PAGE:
Although recent droughts in central and southeast China have sparked concern over water supply nationwide, northern China’s water supply is particularly low, with per capita water supply estimated at 454 m3 [ 2] in 2009, far below the 1000m3 per capita threshold for acute scarcity. . Such shortages pose a threat to economic development and agricultural viability and are of great concern to policy makers concerned with maintaining China’s grain supplies. Due to shortages in both surface and groundwater supply, wide speculation exists as to whether northern China will have sufficient water to support agriculture in the long term.
In response to pressure on China’s agricultural sector to use less water– while continuing to sustain or increase crop yields– recent policy efforts have focused on increasing water use efficiency. The most recent Five Year Plan (FYP) includes an ambitious goal of achieving an irrigation utilization rate of 0.50, an 11 percent increase over the current rate (0.45), by the year 2020. However, despite widespread policies and initiatives to promote irrigation efficiency, and large investments in infrastructure to improve water distribution, China’s record in achieving water-use efficiency in agriculture remains poor.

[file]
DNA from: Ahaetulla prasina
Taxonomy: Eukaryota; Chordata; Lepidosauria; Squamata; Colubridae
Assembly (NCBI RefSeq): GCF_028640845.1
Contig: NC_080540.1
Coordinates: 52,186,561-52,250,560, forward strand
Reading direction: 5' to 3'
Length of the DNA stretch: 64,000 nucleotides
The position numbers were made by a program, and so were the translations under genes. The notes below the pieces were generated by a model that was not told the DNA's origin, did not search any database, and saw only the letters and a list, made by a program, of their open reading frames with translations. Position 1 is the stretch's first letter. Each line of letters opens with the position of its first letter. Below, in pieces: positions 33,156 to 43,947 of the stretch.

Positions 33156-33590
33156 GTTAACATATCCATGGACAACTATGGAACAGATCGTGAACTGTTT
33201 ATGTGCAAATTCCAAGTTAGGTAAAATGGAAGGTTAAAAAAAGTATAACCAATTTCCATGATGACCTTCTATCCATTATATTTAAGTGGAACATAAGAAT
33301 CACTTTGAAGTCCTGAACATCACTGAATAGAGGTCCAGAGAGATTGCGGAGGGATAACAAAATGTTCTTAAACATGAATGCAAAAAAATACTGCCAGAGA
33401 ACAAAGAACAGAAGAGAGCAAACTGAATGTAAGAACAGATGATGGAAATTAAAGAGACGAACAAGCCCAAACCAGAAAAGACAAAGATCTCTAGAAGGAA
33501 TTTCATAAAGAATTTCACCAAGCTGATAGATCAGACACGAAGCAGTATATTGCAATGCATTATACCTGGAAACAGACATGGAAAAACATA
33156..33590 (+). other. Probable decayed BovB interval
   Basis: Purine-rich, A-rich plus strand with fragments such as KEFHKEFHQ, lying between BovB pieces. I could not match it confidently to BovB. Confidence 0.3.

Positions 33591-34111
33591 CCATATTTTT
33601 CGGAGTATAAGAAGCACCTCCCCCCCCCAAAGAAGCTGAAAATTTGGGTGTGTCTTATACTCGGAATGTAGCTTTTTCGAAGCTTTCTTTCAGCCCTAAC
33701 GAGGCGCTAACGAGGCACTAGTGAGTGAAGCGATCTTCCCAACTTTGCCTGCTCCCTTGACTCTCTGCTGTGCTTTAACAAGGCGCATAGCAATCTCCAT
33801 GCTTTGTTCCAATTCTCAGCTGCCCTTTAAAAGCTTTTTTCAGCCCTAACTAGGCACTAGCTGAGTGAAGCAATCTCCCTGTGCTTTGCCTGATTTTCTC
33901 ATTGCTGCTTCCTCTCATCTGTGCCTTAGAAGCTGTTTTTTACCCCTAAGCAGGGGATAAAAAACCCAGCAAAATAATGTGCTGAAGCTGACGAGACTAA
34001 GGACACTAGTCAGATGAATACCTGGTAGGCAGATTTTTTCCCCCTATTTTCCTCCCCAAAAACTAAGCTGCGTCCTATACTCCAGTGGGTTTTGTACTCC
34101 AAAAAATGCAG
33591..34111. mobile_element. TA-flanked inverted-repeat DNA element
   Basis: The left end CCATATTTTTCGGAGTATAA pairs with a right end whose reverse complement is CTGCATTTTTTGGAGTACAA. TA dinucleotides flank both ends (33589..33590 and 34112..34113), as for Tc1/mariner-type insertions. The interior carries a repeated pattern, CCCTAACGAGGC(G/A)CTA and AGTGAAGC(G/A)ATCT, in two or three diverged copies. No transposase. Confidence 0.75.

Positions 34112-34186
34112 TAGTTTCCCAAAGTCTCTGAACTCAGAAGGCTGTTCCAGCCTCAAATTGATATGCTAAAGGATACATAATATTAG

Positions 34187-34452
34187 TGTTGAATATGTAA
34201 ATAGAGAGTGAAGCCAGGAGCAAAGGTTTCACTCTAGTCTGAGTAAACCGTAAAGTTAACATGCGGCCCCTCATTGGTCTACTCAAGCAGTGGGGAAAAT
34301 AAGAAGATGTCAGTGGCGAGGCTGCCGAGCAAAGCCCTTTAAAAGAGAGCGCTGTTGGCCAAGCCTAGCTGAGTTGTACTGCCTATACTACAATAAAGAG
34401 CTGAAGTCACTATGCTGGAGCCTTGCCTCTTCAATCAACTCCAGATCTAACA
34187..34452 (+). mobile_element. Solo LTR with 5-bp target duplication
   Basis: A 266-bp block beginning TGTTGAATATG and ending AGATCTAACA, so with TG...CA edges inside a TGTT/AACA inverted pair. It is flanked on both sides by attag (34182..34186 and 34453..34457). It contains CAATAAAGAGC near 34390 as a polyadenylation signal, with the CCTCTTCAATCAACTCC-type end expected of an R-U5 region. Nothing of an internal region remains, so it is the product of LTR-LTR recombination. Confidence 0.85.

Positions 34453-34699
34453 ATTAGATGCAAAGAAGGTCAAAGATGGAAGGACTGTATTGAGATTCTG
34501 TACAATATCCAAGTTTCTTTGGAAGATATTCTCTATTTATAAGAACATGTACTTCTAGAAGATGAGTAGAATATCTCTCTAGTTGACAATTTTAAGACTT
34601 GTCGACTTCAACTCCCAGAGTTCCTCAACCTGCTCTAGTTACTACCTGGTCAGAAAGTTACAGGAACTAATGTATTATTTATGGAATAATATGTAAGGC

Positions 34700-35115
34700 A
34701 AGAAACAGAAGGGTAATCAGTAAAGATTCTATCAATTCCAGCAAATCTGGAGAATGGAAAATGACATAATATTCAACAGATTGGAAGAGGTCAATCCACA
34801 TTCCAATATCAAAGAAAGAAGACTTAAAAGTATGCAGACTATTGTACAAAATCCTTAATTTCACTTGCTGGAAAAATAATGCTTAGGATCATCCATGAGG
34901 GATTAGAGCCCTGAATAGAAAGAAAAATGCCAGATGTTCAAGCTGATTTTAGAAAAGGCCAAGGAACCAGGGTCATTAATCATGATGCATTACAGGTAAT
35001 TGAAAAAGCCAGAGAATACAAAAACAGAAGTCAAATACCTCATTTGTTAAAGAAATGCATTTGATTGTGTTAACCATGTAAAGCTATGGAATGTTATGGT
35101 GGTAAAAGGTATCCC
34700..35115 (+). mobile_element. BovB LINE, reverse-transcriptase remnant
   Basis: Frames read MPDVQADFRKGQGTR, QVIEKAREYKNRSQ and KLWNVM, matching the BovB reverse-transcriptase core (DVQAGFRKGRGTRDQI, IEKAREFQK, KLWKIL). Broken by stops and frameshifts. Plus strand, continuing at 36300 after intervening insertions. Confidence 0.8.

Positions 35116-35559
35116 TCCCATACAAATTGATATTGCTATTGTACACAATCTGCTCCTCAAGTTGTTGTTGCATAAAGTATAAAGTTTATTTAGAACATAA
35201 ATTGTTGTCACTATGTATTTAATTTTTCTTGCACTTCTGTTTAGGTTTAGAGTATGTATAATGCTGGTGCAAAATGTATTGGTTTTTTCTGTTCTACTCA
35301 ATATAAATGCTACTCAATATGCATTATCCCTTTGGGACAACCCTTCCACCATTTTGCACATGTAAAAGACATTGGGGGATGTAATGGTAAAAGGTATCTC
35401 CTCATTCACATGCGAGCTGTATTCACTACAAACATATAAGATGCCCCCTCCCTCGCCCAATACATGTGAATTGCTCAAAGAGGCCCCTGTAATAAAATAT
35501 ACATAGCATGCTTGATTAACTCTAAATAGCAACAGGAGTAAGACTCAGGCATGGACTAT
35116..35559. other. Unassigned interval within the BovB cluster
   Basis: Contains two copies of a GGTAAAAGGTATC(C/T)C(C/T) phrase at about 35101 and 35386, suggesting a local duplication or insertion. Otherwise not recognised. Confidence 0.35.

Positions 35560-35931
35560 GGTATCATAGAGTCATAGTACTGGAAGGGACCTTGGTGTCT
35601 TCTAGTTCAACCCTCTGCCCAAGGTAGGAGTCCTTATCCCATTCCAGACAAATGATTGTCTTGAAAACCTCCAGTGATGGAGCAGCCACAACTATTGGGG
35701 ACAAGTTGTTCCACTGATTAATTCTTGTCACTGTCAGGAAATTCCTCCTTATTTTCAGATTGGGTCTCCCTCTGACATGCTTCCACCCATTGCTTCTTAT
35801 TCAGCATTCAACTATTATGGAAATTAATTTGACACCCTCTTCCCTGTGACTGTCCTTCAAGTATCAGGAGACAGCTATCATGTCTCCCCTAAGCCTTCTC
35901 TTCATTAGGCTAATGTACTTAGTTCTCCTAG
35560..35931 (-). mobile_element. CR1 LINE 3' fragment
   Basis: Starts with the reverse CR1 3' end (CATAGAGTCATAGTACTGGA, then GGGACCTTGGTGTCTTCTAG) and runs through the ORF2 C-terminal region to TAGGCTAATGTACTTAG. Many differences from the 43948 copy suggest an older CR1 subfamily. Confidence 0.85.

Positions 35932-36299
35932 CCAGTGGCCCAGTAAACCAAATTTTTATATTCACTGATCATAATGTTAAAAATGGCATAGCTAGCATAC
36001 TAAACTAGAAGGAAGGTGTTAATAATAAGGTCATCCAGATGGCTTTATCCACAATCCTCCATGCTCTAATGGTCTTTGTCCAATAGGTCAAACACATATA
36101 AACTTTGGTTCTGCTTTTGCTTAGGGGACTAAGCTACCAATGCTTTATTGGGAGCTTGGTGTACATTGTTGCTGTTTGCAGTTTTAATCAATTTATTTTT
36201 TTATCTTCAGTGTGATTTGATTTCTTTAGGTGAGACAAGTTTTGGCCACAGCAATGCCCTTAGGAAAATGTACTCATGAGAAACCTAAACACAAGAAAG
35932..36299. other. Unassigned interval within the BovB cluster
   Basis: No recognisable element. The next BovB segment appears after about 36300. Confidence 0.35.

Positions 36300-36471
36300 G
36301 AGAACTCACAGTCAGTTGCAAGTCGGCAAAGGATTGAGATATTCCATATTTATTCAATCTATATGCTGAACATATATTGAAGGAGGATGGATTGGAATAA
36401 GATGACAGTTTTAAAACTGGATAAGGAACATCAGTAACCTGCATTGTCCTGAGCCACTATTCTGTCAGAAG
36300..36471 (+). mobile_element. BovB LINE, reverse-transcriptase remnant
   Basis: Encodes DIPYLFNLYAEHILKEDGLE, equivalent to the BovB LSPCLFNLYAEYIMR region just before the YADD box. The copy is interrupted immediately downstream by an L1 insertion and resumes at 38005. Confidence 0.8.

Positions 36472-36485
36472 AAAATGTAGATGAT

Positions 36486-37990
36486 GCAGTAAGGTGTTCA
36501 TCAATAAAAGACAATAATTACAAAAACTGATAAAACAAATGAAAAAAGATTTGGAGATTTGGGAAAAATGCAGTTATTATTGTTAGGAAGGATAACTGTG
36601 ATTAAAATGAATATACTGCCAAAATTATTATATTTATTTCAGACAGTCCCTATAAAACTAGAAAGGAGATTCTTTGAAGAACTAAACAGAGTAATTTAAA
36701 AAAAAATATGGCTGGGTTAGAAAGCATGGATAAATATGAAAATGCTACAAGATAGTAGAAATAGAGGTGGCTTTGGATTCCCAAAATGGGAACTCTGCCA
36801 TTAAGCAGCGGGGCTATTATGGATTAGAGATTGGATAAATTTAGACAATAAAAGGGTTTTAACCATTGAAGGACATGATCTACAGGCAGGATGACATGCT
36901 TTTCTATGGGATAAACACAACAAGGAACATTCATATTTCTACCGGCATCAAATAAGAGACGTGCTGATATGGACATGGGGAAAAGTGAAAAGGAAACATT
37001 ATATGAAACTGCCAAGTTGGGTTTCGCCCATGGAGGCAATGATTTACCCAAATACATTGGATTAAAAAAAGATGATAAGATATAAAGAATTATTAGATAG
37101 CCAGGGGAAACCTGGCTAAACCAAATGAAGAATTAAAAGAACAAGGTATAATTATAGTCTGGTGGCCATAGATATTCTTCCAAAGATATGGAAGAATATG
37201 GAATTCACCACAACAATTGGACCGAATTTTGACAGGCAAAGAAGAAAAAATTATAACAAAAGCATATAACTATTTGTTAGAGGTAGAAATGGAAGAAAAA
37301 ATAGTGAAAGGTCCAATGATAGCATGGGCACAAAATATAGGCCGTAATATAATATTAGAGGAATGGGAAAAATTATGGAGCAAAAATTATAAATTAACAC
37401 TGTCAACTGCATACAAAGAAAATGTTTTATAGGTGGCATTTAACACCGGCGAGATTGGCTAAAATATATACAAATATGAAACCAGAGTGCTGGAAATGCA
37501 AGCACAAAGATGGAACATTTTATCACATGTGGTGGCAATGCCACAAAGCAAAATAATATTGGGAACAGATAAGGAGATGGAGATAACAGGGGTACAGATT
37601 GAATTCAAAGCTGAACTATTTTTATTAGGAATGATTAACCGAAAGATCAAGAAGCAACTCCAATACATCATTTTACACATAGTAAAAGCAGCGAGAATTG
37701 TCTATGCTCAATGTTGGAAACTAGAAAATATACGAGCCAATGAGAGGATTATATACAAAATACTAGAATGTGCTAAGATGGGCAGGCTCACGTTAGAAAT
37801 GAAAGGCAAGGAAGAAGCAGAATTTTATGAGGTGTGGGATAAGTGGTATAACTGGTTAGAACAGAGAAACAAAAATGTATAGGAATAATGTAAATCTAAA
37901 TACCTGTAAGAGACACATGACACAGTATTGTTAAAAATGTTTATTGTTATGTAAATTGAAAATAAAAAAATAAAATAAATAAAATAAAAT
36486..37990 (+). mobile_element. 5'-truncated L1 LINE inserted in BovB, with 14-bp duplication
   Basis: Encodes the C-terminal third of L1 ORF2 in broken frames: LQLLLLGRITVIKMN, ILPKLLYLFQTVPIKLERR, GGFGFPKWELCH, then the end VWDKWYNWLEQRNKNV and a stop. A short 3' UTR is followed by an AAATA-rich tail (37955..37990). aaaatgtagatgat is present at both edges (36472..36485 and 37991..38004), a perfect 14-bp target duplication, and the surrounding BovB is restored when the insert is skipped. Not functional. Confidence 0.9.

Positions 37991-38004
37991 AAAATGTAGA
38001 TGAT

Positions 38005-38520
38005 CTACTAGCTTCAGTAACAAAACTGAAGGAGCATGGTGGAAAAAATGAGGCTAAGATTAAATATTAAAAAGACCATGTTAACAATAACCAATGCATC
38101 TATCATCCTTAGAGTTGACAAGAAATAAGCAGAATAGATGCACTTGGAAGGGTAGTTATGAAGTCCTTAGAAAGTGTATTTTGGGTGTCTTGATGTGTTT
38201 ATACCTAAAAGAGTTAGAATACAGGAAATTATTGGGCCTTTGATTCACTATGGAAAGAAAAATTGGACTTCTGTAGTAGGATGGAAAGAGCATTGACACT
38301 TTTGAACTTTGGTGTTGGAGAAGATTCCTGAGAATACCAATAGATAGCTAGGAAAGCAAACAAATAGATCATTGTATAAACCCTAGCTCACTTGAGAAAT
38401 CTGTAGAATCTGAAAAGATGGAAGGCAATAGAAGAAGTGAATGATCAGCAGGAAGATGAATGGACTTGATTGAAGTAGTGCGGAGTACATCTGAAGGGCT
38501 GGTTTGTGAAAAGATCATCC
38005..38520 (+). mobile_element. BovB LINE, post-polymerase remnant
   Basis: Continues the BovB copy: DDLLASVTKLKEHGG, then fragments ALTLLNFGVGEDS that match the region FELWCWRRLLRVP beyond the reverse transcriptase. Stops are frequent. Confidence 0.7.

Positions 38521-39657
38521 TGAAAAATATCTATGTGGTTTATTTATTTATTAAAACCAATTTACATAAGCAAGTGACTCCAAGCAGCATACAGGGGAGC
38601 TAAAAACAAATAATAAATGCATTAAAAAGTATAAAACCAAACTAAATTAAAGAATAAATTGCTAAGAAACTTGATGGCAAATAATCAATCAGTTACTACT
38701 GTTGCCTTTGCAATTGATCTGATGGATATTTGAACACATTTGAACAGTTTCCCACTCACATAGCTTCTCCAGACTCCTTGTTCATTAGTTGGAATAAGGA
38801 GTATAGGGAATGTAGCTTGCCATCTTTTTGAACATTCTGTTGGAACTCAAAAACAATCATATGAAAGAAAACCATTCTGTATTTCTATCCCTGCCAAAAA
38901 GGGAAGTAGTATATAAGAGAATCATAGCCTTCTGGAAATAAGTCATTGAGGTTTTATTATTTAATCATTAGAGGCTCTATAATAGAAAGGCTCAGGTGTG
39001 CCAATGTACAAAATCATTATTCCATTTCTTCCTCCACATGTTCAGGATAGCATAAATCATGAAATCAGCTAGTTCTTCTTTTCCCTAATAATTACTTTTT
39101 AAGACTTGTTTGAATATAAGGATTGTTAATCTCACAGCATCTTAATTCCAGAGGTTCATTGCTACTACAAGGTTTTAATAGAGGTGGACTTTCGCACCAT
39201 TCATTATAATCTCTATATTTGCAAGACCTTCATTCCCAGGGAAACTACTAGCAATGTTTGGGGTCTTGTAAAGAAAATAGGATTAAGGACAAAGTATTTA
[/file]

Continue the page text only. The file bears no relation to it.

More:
It has been estimated that only 53 percent of water from main canals is actually delivered to the fields due to poor management of the nation’s canal network. Until water efficiency gains are realized at a national level, water supply shortages will remain a threat to agriculture. In the short term, those regions that transition quickly to water use efficiency will emerge as market leaders within the agricultural sector due to more profitable farms and less risk of crop failure due to water shortages. Gradually, farms throughout the nation will adopt water-saving technologies to hedge against drought and water shortages, but widespread adoption of such techniques will spread over ten to fifteen years.
 National Bureau of Statistics (2010) China Statistical Yearbook 2009. Beijing, China.
 McKinsey Global Institute (2009) “Charting Our Water Future” 2030 Water Resources Group: New York, pg. 58
 McKinsey&Company, From bread basket to dust bowl, November 2009.
 The Food and Agriculture Organisation, et al, Groundwater use for irrigation– a global inventory, 12 October 2010.
 Addressing China’s water scarcity: Recommendations for selected water resources management issues, World Bank, 2009.
 Cai, Ximing (2008) “water stress, water transfer and social equity in Northern China– Implications for policy reforms” Journal of Environmental Management 87 14-25